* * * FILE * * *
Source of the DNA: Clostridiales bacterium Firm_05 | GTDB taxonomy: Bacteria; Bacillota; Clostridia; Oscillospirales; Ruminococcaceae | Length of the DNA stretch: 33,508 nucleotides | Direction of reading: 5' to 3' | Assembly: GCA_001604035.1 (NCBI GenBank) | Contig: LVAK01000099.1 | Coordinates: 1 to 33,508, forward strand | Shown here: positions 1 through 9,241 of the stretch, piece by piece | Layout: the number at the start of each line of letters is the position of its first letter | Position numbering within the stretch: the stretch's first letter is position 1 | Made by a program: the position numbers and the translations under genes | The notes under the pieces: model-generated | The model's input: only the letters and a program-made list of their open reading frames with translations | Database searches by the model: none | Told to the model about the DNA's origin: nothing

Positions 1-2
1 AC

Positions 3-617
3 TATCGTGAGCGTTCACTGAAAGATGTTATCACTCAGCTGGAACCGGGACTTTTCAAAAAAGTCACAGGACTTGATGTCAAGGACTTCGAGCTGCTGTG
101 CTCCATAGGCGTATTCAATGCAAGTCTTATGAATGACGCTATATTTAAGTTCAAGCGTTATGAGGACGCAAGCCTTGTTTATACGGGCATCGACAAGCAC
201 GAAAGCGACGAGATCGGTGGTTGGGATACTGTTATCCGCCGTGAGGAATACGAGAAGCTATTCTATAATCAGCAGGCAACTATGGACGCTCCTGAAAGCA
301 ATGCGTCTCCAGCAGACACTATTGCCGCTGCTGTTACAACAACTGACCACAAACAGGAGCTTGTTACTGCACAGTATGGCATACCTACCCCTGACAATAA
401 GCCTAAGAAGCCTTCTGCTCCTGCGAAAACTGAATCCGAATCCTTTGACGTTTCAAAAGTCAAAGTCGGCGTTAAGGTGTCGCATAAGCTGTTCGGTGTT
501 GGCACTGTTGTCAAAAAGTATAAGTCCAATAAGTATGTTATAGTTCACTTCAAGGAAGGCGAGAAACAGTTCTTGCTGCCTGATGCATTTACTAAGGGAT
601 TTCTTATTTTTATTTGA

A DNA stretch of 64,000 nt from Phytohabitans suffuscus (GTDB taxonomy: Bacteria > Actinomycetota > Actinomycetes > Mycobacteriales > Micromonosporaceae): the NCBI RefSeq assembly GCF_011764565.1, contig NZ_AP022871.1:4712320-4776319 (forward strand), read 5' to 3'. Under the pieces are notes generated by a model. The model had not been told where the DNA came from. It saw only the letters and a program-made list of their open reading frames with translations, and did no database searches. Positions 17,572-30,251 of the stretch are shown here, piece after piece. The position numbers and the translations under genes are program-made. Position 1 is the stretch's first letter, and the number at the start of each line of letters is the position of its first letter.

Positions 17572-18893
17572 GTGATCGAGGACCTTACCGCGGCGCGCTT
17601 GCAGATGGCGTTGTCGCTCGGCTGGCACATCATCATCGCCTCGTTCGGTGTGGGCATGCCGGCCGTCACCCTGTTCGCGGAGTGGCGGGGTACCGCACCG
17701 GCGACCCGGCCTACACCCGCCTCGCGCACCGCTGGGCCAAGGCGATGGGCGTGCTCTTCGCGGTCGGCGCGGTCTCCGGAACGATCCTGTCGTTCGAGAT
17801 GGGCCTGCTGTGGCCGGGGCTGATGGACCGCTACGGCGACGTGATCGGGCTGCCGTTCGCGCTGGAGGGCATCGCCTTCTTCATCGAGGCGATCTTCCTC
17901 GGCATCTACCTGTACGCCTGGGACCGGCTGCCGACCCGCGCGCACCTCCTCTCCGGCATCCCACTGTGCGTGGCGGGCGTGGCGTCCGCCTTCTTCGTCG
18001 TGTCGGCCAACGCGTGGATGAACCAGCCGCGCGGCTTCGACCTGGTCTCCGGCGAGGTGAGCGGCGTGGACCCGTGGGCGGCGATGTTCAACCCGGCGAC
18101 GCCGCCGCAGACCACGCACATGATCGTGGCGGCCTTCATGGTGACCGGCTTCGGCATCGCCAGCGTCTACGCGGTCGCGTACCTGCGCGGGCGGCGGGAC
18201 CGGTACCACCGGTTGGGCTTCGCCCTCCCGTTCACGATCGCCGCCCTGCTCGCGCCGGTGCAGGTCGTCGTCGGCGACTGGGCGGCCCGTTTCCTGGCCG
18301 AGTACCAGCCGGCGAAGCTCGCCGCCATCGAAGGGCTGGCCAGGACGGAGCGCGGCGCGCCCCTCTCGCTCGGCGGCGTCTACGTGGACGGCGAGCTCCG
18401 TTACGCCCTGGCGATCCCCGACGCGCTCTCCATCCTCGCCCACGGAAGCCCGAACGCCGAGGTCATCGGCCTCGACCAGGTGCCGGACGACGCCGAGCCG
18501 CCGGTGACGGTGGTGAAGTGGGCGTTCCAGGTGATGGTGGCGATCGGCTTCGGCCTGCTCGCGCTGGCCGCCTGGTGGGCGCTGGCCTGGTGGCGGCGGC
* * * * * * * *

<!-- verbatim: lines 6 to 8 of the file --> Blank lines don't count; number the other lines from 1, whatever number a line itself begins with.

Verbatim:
101 CTCCATAGGCGTATTCAATGCAAGTCTTATGAATGACGCTATATTTAAGTTCAAGCGTTATGAGGACGCAAGCCTTGTTTATACGGGCATCGACAAGCAC
201 GAAAGCGACGAGATCGGTGGTTGGGATACTGTTATCCGCCGTGAGGAATACGAGAAGCTATTCTATAATCAGCAGGCAACTATGGACGCTCCTGAAAGCA
301 ATGCGTCTCCAGCAGACACTATTGCCGCTGCTGTTACAACAACTGACCACAAACAGGAGCTTGTTACTGCACAGTATGGCATACCTACCCCTGACAATAA